As a free spirit, habits are both wonderful and incredibly frustrating. After all, having things in life that are automatic makes it easier to focus on what is important and a priority. Being a free spirit, however, tends to cause everything to feel important and exciting, making it difficult to say no for the goal of prioritizing. The trouble is when we have habits that we do not desire, how do we get rid of them?
Before TSW started, I found myself fighting a losing battle with setting new habits. What I have found is that to take up a new discipline, you must have a soul-deciding decision to no longer see the previous habit as an option. It must be seen as a non-negotiable, no-longer-an-option, unthinkable action to commit. You must be revolted at the idea: disgusted and unapologetically devoted to the new habit you have committed to. The former you with the old habit has to die, and you must assume a new identity with the new habit. You must cling to the vision of your new self succeeding with the new habit.
When I tell people the strictness of my diet, their first response is typically "Holy cow! I could never eat like that!" The trouble is, neither could I a couple of years ago. What's funny is that people forget that I encounter the exact same temptations they do, I've just built up a muscle to say no. I have found ways to see my cause as more important than the momentary craving. You see, the more we say no to an old habit, we are able to in those momentary temptations to see and honor the big picture. If I give in to an intense craving for sourdough bread with butter, fresh out of the oven, I will have intense itching and a flare for a week because I broke the boundary of not having gluten and dairy. I have to decide, over the rumblings of my stomach, which is more important? Which is more worth the sacrifice? Is this really an option based on what I have decided? Choice is an illusion when we are trying to set and achieve a new habit.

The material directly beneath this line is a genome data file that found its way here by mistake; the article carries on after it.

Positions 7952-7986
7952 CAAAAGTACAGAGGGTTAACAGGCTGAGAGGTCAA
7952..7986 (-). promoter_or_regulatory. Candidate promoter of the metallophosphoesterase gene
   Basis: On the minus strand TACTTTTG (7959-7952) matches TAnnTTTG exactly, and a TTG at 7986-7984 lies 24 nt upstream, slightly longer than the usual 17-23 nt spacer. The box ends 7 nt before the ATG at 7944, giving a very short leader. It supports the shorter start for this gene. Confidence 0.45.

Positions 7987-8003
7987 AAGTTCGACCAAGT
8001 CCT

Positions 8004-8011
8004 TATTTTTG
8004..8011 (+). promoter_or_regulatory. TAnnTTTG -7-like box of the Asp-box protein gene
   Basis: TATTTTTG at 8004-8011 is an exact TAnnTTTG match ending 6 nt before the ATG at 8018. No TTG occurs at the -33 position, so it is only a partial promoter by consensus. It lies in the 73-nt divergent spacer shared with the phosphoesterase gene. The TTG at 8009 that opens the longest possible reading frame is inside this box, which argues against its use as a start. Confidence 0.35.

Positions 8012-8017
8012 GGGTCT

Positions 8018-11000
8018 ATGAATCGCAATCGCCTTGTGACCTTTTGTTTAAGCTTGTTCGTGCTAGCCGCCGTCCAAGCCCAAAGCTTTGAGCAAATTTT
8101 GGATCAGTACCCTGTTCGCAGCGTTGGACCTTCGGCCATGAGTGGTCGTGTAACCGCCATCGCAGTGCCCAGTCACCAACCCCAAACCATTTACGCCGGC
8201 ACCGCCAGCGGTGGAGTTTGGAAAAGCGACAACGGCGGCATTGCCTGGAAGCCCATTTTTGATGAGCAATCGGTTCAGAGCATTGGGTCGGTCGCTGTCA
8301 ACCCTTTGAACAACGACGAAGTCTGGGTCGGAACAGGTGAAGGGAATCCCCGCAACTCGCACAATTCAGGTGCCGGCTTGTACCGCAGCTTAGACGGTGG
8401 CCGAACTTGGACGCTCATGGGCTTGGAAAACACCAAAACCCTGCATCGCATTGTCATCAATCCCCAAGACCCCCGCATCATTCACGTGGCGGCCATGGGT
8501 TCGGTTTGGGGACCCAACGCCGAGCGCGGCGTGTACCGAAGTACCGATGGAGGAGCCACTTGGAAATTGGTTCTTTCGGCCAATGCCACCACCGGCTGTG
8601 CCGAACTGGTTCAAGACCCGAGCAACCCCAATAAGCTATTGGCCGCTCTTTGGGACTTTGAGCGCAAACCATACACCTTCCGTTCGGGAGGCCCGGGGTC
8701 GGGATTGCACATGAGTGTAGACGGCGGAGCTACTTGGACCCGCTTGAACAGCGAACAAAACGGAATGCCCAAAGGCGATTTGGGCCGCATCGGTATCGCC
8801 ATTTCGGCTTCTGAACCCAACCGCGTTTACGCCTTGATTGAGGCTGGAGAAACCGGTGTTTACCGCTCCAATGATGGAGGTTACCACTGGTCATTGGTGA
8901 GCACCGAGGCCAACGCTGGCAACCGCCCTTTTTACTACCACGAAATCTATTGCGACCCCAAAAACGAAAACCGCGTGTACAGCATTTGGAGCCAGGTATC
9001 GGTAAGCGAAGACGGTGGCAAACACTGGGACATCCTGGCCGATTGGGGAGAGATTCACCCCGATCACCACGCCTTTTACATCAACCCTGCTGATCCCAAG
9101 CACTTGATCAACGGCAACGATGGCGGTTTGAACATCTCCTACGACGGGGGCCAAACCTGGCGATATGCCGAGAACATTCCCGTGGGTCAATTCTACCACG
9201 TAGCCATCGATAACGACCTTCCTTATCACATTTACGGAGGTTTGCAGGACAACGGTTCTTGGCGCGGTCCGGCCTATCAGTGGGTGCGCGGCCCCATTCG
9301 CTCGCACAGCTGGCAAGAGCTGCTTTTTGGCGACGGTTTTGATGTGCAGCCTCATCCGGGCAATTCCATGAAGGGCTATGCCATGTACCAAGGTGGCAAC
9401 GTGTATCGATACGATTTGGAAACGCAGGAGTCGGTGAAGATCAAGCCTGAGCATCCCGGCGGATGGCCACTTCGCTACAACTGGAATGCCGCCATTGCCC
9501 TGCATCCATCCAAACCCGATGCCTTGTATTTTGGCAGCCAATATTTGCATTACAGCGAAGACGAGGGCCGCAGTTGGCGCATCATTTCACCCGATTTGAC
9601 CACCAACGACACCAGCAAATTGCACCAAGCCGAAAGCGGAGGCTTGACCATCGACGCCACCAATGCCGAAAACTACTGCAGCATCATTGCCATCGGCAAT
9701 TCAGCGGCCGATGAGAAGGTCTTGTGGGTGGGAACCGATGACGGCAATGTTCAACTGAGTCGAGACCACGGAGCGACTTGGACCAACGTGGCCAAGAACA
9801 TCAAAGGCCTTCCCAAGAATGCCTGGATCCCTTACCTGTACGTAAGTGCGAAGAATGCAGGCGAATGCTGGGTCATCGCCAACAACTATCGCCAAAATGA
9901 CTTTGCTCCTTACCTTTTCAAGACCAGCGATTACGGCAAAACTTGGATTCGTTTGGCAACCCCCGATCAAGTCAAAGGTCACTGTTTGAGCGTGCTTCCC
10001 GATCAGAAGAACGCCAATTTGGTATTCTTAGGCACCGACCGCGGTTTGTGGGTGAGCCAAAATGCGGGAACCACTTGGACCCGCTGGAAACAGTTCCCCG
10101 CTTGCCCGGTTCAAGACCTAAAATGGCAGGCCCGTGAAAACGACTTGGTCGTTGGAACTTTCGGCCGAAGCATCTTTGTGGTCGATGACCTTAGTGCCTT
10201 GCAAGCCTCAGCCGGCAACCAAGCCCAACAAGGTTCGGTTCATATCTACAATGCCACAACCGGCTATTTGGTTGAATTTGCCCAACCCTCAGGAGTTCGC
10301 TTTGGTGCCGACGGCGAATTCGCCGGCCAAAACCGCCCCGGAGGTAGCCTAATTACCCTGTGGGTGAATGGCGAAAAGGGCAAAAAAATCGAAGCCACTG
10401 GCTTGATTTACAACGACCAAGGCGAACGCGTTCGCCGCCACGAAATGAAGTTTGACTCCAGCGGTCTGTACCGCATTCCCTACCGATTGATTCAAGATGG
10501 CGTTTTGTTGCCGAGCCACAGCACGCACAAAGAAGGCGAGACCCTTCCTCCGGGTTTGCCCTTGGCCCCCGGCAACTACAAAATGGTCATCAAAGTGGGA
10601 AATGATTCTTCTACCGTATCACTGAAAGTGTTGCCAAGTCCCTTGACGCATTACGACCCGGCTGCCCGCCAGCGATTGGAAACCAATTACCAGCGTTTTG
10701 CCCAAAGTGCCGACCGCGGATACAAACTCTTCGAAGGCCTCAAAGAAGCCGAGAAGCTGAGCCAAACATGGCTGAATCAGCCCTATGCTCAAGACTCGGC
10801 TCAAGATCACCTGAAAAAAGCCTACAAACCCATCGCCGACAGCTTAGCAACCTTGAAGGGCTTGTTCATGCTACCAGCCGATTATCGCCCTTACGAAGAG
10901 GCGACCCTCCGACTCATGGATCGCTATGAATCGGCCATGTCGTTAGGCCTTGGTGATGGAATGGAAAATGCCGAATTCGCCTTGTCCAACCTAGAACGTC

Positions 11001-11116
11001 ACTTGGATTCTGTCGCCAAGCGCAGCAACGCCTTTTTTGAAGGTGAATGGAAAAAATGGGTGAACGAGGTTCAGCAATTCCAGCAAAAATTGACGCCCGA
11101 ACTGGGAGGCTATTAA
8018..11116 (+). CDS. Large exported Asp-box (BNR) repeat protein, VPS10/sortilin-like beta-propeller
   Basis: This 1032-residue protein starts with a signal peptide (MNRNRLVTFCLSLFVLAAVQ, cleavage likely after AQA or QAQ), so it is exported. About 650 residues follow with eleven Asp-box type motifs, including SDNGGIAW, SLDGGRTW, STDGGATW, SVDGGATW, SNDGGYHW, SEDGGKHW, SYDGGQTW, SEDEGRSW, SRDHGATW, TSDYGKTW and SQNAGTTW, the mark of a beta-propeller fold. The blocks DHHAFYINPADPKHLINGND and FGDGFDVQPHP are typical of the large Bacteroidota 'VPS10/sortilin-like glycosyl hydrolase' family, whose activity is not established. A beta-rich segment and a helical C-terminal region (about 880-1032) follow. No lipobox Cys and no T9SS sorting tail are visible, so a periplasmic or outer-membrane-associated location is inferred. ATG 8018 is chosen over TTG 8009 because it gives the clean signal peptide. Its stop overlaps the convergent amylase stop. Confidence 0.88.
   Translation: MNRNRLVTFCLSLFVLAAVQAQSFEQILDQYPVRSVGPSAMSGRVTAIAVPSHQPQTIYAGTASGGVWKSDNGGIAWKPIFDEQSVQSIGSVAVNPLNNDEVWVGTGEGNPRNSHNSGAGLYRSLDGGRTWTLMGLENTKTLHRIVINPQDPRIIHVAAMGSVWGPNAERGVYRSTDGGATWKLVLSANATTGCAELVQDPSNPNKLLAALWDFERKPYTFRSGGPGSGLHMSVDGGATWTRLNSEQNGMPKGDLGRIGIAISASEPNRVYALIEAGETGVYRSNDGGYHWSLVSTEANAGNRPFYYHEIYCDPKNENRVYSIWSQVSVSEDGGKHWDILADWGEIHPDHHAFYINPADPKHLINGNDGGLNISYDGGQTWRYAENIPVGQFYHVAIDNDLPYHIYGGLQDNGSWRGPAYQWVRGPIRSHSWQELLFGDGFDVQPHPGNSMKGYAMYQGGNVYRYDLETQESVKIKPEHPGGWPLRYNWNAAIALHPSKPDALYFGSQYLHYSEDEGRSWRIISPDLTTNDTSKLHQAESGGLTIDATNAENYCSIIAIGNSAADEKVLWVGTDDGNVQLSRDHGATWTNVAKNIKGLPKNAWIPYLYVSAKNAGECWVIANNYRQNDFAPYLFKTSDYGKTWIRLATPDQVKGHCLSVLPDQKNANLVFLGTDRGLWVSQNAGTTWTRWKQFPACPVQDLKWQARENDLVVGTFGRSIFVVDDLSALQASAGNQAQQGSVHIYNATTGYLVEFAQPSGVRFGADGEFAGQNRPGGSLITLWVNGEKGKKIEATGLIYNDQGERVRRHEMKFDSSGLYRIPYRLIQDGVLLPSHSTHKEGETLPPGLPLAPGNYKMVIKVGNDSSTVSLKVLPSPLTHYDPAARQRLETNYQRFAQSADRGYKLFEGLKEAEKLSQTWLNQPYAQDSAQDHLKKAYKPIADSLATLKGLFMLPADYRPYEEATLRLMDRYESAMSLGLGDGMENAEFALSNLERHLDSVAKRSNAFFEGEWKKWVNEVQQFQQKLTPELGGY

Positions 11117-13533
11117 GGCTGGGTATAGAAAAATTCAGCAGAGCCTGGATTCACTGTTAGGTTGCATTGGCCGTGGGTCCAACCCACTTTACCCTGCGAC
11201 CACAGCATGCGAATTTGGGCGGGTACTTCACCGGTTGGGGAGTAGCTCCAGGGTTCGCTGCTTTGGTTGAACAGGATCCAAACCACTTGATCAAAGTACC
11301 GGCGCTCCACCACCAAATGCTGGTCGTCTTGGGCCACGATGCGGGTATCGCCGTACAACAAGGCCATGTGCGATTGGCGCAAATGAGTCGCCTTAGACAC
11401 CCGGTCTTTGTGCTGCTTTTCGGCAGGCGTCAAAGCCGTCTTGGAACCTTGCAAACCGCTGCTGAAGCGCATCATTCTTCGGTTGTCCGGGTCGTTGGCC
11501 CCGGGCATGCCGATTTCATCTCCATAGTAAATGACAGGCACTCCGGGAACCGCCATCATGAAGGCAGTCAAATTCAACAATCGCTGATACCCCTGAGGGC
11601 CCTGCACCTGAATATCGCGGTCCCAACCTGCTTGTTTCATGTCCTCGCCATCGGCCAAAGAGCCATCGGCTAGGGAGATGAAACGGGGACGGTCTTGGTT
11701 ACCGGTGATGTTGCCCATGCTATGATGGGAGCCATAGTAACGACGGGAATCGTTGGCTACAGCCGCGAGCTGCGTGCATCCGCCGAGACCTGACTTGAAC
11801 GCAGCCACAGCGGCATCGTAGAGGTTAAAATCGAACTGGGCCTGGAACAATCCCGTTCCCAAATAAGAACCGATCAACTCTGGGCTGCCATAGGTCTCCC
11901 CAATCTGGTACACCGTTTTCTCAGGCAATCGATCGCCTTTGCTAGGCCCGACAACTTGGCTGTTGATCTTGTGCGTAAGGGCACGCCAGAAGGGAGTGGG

By deciding early on that it is not an option for me to have gluten and dairy, it is easier to say no and see it as being for someone else. "It's not for me." Instead, I divert that craving urge to thinking about the things I can have and be grateful for them. I look for options within my new habit to replace the feeling I desire (prompted by the temptation) with good things and enable my cause. Compound this over time, and it is easier and easier to say no. Moreso, it is important that I set my environment up for success. Not bringing food into the house that will cause temptation is vital. You are only as strong as you are in your weakest moment. By removing opportunities for the temptation to break your habit, you are able to succeed in forming the new one.
By anticipating those times of weakness -because it is not a matter of if, but when- I plan ahead how I will achieve them. For example, if I know I'm going to want chocolate, I can put in my path an organic me-friendly chocolate bar, or I can be lazy and eat the non-friendly candy I have meant for clients. It is realistic to expect a challenge to cheat will come. It is foolish to think that in the times of testing that willpower alone will make me successful. By proactively setting myself up to achieve in a moment of weakness, I become successful in building my habit of saying no and gain confidence in honoring my diet. This compounding feeling allows me to lean into the muscle when I'm at a party and am tempted to cave. When I think about how far I've come, how successful I've been in the past, I can trust my vision all the more. By honoring my commitment, my vision and new habit become more respectable and valuable. My free spirit self becomes even more excited at my achievement, and instead of looking at opportunities that potentially break my habit, I end up finding opportunities to keep my habit in place.